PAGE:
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    Mayor’s Office for Policing And Crime (MOPAC) July 2015 City Hall The Queen’s Walk More London London SE1 2AA www.london.gov.uk/mopac Enquiries: (020) 7983 4100 Minicom: (020) 7983 4458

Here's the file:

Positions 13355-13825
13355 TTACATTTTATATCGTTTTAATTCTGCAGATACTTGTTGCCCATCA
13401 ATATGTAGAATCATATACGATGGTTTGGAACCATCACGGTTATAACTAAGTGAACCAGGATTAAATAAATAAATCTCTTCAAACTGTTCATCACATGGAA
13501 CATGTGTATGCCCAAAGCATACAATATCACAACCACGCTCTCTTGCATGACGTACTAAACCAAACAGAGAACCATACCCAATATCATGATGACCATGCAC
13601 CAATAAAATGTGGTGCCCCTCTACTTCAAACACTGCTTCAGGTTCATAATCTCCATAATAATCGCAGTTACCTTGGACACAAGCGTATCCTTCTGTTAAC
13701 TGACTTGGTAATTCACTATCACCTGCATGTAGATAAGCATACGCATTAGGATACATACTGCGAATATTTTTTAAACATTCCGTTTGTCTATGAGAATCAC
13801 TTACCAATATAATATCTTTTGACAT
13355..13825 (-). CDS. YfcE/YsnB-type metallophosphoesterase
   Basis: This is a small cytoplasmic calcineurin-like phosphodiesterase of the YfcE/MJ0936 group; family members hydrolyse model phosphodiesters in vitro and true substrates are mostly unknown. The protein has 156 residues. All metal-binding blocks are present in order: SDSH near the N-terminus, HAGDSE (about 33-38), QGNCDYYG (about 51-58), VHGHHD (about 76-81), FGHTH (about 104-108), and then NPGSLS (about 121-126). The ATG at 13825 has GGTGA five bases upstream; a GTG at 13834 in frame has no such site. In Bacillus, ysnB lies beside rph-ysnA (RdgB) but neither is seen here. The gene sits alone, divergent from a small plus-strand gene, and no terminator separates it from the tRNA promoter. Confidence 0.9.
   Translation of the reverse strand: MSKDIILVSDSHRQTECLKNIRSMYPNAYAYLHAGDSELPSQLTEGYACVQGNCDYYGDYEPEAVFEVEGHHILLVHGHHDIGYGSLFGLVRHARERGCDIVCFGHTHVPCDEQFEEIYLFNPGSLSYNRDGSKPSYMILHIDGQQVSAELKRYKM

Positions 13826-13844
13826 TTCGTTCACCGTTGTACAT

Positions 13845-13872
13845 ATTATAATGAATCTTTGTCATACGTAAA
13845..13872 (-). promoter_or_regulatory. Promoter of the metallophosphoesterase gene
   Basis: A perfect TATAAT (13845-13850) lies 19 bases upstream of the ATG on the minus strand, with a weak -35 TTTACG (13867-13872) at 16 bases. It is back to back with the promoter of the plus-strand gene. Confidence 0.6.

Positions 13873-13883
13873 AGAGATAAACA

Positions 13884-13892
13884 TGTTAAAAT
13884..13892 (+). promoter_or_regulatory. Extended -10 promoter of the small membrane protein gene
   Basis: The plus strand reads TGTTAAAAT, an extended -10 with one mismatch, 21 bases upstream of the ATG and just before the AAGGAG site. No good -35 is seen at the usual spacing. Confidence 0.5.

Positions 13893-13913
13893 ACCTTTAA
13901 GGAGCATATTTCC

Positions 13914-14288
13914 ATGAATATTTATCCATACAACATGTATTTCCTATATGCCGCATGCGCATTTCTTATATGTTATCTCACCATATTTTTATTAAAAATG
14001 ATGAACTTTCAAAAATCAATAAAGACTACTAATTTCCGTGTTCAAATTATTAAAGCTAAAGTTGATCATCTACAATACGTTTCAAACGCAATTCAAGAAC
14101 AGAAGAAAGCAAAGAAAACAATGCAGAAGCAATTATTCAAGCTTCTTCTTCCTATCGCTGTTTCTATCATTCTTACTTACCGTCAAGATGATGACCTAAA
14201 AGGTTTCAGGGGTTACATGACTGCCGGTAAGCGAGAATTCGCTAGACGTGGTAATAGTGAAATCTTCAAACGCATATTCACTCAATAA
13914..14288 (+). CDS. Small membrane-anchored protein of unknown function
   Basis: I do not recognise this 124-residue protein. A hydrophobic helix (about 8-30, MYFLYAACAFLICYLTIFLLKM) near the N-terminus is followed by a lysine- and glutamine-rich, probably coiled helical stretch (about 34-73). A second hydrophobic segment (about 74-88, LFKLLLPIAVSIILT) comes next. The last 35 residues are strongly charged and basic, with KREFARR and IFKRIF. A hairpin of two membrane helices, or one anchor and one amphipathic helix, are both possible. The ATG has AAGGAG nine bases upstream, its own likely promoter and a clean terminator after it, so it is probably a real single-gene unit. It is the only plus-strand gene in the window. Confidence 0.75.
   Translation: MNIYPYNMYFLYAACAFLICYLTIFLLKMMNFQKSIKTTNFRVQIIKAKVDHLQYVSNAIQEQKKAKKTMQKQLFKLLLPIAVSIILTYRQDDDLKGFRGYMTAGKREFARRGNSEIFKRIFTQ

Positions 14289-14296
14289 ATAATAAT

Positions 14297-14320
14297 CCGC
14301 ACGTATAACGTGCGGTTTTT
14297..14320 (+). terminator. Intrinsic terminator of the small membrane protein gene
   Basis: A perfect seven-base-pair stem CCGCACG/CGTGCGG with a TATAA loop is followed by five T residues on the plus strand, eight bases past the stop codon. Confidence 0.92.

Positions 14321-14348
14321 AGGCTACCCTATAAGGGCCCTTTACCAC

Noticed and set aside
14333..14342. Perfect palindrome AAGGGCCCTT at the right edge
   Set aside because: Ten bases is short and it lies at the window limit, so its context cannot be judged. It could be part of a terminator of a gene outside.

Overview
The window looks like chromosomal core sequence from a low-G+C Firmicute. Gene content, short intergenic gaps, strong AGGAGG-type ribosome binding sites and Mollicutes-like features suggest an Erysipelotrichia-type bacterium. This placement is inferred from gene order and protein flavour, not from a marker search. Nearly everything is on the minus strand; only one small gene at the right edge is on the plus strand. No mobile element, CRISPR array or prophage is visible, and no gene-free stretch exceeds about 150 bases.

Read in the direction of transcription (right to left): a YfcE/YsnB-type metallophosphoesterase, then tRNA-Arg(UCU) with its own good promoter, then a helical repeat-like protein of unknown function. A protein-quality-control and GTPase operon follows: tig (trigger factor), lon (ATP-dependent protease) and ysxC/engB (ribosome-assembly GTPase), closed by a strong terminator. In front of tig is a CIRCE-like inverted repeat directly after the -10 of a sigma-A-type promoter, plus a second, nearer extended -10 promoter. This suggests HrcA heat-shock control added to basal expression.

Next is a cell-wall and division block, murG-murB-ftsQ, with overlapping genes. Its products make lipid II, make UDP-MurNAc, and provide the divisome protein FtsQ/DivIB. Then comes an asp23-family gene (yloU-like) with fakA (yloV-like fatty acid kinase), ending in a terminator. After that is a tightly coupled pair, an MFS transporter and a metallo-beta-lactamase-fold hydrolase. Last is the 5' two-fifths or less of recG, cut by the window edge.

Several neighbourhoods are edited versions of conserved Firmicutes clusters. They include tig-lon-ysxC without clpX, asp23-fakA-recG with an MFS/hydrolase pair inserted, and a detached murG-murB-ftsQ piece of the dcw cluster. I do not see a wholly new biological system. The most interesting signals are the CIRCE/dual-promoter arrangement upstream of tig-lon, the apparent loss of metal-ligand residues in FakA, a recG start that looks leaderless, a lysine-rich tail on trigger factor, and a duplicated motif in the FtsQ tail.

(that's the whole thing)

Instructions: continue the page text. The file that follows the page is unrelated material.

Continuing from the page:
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    CONTENTS Foreword 4 About MOPAC 6 What MOPAC wants to achieve – the 20:20:20 challenges 7 Key achievements 9 Cutting neighbourhood crime 12 Boosting confidence 14 Cutting costs 18 Reducing court delays 20 Increasing compliance with community sentences 21 Reducing reoffending by youths leaving custody 23 Mayoral priorities 24 Meeting our national and international responsibilities 28 About MOPAC 30 MOPAC governance arrangements 32 MOPAC financial performance 33 Mayor’s Office for Policing and Crime • Annual Report 2014/15 3